In this post I walk through the steps I took to get a working Leaflet.js map in a Jekyll blog post.
I’ve recently started to develop lightweight and responsive apps using Leaflet as opposed to the more heavyweight and fully featured OpenLayers library. That isn’t to say that OpenLayers isn’t a great library; in fact, it’s been around quite some time and is incredibly feature rich. Leaflet however, is more than capable of fulfilling the requirements of most web-mapping projects (and it helps that I find Leaflet a lot quicker to develop with).
Including Leaflet in Jekyll
Before displaying a Leaflet map in our post, we first have to include the leaflet.js and leaflet.css files in the site, and there are two main ways to achieve this. The first is to include the following code in the
<head> section of the HTML code:
<link rel="stylesheet" href="http://cdn.leafletjs.com/leaflet-0.7.3/leaflet.css" /> <script src="http://cdn.leafletjs.com/leaflet-0.7.3/leaflet.js"></script>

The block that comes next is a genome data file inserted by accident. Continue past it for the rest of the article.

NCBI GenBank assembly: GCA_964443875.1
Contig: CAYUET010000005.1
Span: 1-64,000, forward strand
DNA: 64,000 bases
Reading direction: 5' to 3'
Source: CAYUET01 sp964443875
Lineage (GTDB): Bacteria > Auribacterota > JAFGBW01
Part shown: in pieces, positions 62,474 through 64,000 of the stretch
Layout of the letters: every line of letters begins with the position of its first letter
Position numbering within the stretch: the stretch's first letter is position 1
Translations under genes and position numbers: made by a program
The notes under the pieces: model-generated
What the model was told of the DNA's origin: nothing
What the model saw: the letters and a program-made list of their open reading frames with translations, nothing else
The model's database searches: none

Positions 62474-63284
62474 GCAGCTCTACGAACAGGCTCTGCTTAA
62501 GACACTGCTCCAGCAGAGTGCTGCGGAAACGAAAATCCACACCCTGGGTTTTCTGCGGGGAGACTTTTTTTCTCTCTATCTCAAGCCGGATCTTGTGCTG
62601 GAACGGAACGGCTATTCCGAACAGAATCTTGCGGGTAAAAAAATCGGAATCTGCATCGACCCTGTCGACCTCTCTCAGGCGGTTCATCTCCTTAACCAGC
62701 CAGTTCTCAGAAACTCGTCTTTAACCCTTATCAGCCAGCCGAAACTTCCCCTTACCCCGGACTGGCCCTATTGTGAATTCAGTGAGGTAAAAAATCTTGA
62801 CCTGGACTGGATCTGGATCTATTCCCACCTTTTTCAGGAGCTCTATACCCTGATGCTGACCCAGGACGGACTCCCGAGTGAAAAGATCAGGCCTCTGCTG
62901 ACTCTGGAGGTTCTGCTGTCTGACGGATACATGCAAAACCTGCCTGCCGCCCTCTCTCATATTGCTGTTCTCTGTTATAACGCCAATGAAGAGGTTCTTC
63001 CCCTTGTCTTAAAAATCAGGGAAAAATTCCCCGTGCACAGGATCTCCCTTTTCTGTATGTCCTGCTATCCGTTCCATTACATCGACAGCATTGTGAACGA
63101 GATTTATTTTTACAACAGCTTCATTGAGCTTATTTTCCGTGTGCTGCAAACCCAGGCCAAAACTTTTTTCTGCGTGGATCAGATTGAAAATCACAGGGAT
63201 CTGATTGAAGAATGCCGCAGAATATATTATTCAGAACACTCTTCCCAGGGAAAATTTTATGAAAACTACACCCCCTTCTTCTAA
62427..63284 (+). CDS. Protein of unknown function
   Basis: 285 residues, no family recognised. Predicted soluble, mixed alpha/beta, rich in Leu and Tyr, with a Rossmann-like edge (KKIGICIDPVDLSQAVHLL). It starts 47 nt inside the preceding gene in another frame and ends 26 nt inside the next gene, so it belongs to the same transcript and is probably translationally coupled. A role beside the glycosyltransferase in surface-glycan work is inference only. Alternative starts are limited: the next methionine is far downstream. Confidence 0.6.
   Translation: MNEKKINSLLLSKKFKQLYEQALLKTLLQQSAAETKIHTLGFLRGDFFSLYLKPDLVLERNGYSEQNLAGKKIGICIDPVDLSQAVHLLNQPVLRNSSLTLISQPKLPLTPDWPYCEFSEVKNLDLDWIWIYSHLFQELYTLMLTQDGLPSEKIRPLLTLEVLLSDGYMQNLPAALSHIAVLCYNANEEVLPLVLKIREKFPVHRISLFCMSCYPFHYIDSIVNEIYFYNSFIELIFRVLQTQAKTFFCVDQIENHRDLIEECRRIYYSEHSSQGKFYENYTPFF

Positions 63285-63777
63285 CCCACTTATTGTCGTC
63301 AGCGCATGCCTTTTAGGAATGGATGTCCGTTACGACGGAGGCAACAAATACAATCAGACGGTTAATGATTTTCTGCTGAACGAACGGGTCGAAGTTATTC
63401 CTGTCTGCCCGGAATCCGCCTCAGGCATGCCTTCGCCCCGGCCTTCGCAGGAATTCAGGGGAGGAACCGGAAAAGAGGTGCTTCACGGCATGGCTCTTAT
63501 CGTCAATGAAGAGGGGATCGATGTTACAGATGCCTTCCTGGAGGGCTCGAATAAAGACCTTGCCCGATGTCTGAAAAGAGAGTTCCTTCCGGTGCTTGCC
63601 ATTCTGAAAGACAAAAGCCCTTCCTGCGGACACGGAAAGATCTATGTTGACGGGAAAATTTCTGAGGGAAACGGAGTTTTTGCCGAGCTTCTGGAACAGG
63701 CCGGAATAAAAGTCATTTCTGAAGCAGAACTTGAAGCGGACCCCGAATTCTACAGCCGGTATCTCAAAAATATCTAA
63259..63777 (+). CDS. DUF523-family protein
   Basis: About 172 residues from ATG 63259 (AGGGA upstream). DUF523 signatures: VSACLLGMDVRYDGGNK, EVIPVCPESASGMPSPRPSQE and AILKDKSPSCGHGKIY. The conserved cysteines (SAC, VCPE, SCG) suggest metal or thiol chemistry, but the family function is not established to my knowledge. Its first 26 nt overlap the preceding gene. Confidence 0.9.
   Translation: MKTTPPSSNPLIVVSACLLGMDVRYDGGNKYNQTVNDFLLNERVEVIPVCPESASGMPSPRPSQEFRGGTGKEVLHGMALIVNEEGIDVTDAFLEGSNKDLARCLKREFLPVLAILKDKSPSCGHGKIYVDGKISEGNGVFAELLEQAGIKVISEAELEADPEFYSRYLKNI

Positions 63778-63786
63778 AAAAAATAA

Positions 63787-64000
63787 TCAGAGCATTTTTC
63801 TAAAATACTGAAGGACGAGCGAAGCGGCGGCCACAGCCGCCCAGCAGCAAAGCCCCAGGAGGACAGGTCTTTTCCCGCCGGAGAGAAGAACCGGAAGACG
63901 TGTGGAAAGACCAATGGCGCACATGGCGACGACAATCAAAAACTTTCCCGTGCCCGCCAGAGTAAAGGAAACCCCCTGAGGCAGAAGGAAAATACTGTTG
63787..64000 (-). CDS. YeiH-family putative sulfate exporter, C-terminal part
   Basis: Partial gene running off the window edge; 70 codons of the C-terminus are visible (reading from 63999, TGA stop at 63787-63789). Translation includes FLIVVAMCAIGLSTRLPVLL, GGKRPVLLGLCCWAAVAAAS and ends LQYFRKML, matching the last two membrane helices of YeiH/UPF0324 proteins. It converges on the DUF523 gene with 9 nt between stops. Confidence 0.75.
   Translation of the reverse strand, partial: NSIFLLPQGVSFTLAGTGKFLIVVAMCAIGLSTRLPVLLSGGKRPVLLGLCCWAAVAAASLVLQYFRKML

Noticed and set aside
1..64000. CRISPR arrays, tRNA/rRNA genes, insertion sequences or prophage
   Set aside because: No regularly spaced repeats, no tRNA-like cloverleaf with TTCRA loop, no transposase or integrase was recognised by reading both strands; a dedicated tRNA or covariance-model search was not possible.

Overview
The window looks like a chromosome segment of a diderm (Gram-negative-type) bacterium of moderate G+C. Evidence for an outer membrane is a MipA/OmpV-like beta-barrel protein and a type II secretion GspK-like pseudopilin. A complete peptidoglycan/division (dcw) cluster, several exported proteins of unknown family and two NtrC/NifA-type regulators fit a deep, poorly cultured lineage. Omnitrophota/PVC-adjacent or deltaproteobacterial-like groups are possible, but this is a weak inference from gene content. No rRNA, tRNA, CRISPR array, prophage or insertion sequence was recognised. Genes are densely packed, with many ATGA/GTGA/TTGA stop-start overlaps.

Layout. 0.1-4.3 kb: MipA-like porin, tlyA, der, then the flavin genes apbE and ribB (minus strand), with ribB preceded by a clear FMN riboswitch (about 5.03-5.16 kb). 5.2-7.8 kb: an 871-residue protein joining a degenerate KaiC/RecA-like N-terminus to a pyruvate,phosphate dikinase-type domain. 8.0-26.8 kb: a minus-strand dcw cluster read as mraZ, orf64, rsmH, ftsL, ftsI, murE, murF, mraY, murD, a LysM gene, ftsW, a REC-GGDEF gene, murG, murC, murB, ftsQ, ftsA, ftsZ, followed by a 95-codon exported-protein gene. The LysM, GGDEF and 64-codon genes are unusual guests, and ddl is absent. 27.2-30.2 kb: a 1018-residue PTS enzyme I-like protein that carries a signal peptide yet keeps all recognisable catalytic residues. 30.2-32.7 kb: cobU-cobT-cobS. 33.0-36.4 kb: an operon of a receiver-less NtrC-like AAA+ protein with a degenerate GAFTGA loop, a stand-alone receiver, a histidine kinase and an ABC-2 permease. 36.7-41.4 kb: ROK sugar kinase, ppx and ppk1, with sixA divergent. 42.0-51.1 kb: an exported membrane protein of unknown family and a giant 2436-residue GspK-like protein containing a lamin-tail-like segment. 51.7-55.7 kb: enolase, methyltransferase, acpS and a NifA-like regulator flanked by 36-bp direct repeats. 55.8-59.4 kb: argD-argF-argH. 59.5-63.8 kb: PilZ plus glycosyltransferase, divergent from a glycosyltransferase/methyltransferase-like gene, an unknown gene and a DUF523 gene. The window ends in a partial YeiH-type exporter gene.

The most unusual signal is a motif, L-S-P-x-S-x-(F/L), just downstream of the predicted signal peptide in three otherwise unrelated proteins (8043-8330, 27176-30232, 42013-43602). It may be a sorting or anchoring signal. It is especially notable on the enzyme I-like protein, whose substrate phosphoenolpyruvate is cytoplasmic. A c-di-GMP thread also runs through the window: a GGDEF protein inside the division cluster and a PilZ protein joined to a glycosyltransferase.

The second is to download the Leaflet source code from the Leaflet GitHub repository. This then needs to be built using Node.js. Run the following commands (assuming you have already installed Node.js on your machine):
npm install -g jake npm install
You may need to run these using sudo. Once installed,
cd into the
/Leaflet directory that your downloaded files are saved in and run the command
This will create a
dist folder where you will find a
leaflet-source.js file, a minified
leaflet.js file for deployment as well as a
leaflet.css file. These now need to be accessible to your jekyll build, so
cd into your
username.github.io folder that contains your jekyll site and run the following commands:
To include these in a jekyll blog post, I have used the method outlined by Matt Gemmell, where the post YAML front matter should include:
--- custom_css: leaflet custom_js: leaflet ---
and then include the following in the post’s
``` Then I add a div to the post which will contain the map:
followed by this
which initialises the map object, sets the coordinates of the initial view, sets the zoom layer and finally uses
L.tileLayer to call a tile layer from MapBox and add it to the map.
This is an easy way to get a Leaflet.js map up and running on a GitHub hosted Jekyll blog. I’m hoping to get more walkthroughs up showing further functionality of Leaflet and other open source GIS software, soon.